Simple goodness

I was 16 or 17 when I watched the movie Fiddler on the Roof first time. The character of the protagonist Tevye made a deep impression on me then. Later I watched that movie many times. I bought a CD when I was in charge of the Media Room of Sawan Public School in Delhi and showed the movie to my students. Even now I watch it occasionally. Tevye has been one of my most admired characters.

It is Tevye’s simple goodness that I find adorable. Right at the beginning of the movie, Tevye tells us that tradition is of vital importance to him and his people, the Jews living in a Ukrainian village in the early 1900s. The situation of the Jews is as precarious as that of a fiddler on the roof who will break his neck if he does not keep his balance adroitly. It is tradition that helps them to maintain that balance. They have tradition for everything: how to wear clothes, what and how to eat, how to pray, the duties of each person at home as well as in society, and so on. How did all these traditions start? “I’ll tell you,” Tevye says. After a moment’s pause, he says, “I don’t know…. But because of our traditions, everyone of us knows who he is and what God expects of him.”

Tevye is a devout Jew. He has deep faith in his God. He follows the instructions of the Rabbi. He is loyal to his community’s traditions. But each time he is confronted with a dilemma that pits him between love and tradition, he chooses love. Except when his third daughter chooses to marry a Christian. Compromises have their limits too.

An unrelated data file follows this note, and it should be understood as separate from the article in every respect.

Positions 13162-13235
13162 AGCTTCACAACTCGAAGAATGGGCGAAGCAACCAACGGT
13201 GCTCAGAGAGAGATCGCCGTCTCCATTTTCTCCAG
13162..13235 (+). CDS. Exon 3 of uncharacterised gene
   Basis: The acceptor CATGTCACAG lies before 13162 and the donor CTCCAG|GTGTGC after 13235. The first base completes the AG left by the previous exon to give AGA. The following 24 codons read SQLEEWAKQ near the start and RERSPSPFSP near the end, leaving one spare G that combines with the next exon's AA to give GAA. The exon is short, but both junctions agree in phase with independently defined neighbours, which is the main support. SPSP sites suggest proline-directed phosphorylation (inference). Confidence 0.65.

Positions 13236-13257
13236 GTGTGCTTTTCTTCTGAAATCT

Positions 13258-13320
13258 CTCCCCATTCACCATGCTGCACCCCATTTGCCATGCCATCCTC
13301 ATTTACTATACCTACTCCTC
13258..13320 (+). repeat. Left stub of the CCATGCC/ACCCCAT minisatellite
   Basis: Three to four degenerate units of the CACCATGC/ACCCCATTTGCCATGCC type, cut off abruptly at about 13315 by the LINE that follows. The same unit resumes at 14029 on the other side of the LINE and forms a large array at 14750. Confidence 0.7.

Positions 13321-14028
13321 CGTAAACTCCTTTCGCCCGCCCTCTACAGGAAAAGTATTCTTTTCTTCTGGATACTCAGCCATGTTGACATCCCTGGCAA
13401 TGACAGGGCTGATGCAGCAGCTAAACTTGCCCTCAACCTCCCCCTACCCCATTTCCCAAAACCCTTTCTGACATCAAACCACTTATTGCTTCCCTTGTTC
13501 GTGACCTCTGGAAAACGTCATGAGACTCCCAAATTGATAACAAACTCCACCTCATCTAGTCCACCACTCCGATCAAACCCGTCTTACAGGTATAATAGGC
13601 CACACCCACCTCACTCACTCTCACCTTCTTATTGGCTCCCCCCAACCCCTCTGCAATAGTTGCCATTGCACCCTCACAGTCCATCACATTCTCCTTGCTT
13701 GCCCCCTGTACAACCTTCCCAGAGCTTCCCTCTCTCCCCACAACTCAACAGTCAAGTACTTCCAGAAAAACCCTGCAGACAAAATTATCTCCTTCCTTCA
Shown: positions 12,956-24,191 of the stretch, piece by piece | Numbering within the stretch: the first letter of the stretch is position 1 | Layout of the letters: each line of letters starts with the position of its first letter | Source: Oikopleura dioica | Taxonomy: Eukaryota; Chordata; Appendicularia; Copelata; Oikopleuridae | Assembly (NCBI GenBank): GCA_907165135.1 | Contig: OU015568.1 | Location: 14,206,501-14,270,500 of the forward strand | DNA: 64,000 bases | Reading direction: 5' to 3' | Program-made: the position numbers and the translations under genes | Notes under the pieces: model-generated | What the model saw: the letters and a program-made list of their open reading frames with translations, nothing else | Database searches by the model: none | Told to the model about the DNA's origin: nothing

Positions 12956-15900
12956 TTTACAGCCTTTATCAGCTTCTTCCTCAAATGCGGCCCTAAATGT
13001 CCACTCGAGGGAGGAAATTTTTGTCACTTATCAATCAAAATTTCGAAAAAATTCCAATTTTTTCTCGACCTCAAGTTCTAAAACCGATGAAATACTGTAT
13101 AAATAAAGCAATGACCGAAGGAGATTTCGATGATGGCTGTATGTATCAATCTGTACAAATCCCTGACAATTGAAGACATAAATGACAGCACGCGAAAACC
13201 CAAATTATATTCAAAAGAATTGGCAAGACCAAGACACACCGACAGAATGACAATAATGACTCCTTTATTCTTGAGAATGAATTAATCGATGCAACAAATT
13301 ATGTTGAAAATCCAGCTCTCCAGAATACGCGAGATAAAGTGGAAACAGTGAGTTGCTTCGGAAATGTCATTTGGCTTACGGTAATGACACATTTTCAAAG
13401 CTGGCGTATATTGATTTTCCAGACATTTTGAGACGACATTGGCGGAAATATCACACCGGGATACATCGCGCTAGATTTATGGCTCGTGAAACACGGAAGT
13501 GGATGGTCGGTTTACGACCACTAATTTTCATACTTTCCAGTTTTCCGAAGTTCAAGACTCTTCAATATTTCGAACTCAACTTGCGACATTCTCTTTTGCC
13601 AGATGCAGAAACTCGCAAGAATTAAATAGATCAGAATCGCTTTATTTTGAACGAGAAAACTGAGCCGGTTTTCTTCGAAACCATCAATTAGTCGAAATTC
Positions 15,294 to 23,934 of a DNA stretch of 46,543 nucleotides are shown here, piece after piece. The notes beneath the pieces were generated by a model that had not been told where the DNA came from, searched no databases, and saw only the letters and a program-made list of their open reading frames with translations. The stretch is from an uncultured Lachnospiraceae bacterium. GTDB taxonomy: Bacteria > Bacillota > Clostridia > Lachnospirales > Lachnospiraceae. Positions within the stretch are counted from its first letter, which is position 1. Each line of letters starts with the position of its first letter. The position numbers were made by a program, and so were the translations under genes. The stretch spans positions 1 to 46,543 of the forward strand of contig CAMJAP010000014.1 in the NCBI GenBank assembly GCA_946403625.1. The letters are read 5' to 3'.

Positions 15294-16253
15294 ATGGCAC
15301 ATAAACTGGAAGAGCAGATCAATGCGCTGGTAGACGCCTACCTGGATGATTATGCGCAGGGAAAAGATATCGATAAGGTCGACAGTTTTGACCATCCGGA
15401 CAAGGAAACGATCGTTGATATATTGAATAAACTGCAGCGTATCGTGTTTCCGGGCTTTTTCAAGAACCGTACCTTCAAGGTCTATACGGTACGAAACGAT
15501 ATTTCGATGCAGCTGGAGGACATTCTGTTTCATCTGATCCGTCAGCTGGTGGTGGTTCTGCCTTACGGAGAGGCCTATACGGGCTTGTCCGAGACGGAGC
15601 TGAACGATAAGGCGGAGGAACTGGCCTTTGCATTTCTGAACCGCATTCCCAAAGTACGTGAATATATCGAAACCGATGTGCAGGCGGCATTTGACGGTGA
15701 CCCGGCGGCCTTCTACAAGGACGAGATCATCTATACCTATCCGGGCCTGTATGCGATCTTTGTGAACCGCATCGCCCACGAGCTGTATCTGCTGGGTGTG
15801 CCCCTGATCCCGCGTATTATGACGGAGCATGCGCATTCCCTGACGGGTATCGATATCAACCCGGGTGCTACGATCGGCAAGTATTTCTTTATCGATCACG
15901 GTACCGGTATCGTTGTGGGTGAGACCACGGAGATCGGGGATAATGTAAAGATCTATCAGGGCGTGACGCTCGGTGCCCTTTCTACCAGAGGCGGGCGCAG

There is no compromise when it comes to his God. He often wonders why God has made him thus and thus. Why am I poor? He asks God. What harm would have happened if he had a little wealth? He also tells God humorously that He (Yahweh) should choose some other race once in a while for His particular love. Nevertheless, Tevye shares a heart-touching rapport with his God. It is that rapport that makes him a simple, good human being.

Tevye reminds me of the human potential for simple goodness. He is all that I am not but I find immensely charming. He humanises religion and traditions as very few people can. If your religion and its traditions don’t make you a better human being, what use are they? 


  1. Hari OM
    You have named all the reasons I too have this musical and character as a personal favourite! YAM xx (who notes a return to the previous blog template - I prefer this one I think.)

    1. Some works live on in our memory... Like this one.

      I keep tinkering with the templates when something or the other doesn't function smoothly. I too prefer this to the previous one.


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